Yoko’s life is as eclectic as her music. By day, she’s a business consultant for a Tokyo-based IT firm. On the side, she’s launching an imported-kimono fashion line. And at night, she’s “a party animal” appearing at house and techno events around town as DJ Yokosun. “Friends always ask me: ‘Yoko, when do you sleep?’ but even when I’m tired music has this power to lift me up…and wake me up,” she tells us.
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Yoko first came to Saigon in early 2019 to visit friends, the artist couple Yohei Yama and Karine Guillermin and their son. She stayed for one week. Around the end of the trip she asked Yohei if it was weird if she just upped and moved to Saigon too (like the artist and his family had done a year or two earlier). “He said, ‘yes it’s weird – but life should be full of fun and experiences…’” she remembers. And so it was decided – she would move to Saigon too.
“That 2-minute conversation changed my life,” Yoko says wide-eyed. She went back to Japan, had a heart-to-heart conversation with her CEO, and he agreed she could move here and work remotely. Less than a year later she had packed her bags and returned. “That’s all because of a conversation based on a whim I had,” Yoko shrugs, “and it’s been as fun, and as weird, and as full of exciting new experiences as I dreamed it would be.”
So when did Yoko become Yokosun?
By October 2020, I’d discovered my scene. I was going to parties, just dancing and listening to music. I guess I’d always wanted to DJ myself too having watched so many friends play in bars and clubs. So, when I finally got to touch a pair of CDJs it felt so good and so natural. WAM were doing an open-mic kind of DJ night where anyone could play. I grabbed the early slot, between 6 and 7pm every week, and began to practice in front of a small audience.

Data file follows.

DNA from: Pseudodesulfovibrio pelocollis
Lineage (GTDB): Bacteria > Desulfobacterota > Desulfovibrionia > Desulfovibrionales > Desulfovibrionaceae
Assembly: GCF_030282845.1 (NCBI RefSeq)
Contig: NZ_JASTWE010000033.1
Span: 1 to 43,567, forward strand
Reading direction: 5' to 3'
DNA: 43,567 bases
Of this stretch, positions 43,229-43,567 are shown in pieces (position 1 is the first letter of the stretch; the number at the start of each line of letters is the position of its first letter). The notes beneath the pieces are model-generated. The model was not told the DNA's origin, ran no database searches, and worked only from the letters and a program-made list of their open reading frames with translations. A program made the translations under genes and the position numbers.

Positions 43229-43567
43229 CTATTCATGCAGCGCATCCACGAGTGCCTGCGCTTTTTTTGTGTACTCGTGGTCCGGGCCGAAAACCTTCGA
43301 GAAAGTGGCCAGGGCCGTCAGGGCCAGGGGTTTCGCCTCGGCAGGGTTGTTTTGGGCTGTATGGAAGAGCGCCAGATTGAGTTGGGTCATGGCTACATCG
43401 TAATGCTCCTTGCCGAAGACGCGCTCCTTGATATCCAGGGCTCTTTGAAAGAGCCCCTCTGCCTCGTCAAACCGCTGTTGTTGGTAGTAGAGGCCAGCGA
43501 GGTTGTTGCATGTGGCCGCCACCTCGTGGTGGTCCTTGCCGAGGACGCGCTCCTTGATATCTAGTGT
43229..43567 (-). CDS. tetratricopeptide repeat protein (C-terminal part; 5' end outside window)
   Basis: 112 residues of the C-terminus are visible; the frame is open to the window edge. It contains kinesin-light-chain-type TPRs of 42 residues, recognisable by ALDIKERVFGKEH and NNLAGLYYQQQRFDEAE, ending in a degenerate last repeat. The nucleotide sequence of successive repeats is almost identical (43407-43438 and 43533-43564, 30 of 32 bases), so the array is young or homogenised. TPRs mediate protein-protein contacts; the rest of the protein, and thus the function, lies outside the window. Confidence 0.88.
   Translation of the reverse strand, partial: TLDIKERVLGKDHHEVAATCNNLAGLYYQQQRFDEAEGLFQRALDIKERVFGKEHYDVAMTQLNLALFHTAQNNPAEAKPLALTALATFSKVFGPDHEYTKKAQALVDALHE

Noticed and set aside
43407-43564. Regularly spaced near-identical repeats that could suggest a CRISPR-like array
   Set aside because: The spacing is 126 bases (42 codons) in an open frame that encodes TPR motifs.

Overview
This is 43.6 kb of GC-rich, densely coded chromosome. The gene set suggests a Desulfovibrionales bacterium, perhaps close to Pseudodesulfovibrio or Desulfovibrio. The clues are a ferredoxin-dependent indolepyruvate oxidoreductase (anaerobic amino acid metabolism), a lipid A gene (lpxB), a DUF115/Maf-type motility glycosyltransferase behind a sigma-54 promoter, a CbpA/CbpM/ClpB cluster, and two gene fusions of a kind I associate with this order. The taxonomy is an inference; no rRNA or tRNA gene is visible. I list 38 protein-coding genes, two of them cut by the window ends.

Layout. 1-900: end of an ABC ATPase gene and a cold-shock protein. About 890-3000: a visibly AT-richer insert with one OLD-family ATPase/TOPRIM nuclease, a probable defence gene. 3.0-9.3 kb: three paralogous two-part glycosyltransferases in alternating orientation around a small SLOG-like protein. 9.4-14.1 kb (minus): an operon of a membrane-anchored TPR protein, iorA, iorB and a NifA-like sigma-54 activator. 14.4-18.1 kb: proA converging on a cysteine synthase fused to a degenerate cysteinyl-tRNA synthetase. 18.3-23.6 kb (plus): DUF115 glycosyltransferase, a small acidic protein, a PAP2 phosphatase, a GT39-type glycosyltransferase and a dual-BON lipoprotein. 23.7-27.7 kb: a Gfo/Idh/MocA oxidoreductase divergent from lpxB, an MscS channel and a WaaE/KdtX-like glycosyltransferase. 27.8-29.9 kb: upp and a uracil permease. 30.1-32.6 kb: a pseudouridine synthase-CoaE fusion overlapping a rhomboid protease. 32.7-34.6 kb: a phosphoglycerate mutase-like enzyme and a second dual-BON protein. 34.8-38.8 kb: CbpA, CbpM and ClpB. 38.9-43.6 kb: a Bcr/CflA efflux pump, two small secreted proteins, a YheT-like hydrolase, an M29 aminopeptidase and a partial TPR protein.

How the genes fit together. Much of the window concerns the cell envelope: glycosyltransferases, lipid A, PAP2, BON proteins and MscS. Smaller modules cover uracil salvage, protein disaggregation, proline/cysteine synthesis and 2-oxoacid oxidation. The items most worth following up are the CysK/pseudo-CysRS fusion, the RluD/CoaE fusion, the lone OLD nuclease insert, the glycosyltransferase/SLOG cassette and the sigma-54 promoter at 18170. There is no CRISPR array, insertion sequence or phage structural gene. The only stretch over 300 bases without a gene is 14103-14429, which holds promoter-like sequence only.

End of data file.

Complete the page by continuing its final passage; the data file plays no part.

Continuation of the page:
Soon after, The Observatory and The Lighthouse began to book me as a DJ. Naturally, I needed a DJ name. When you write my name using Chinese characters, 陽子, it means sun child. So, I became Yokosun. I still remember the excitement of seeing my DJ name on a poster for the first time.
What has been the best night of your life behind the decks so far?
There was one particular night, I remember it well. It was March 20th, 2021. I still have videos of that night and I smile every time I watch them. I played B2B with An Vy, resident DJ at The Observatory. We started at 3am and finished at 8am. By the end there must have been fewer than ten people left. But they were all dancing with so much energy and abandon, and me too. Whenever I think about music, and why I love it, I’m always reminded of that moment. It’s not where you are, or how many people there are, or even how good you are. It’s that indescribable moment when the music playing touches your heart.
Coming through, and out of lockdown, what do you feel the current state of clubbing and music is here?
That lockdown was long, long, long. It was especially hard for the three venues I love the most here, The Observatory, The Lighthouse, and WAM Saigon. I’m most happy for them. And for us all to have the chance to dance together once more. And when we do, it feels like there’s all this pent up energy being released.
Which Japanese tourist attraction would you say your music and style most sound and feel like?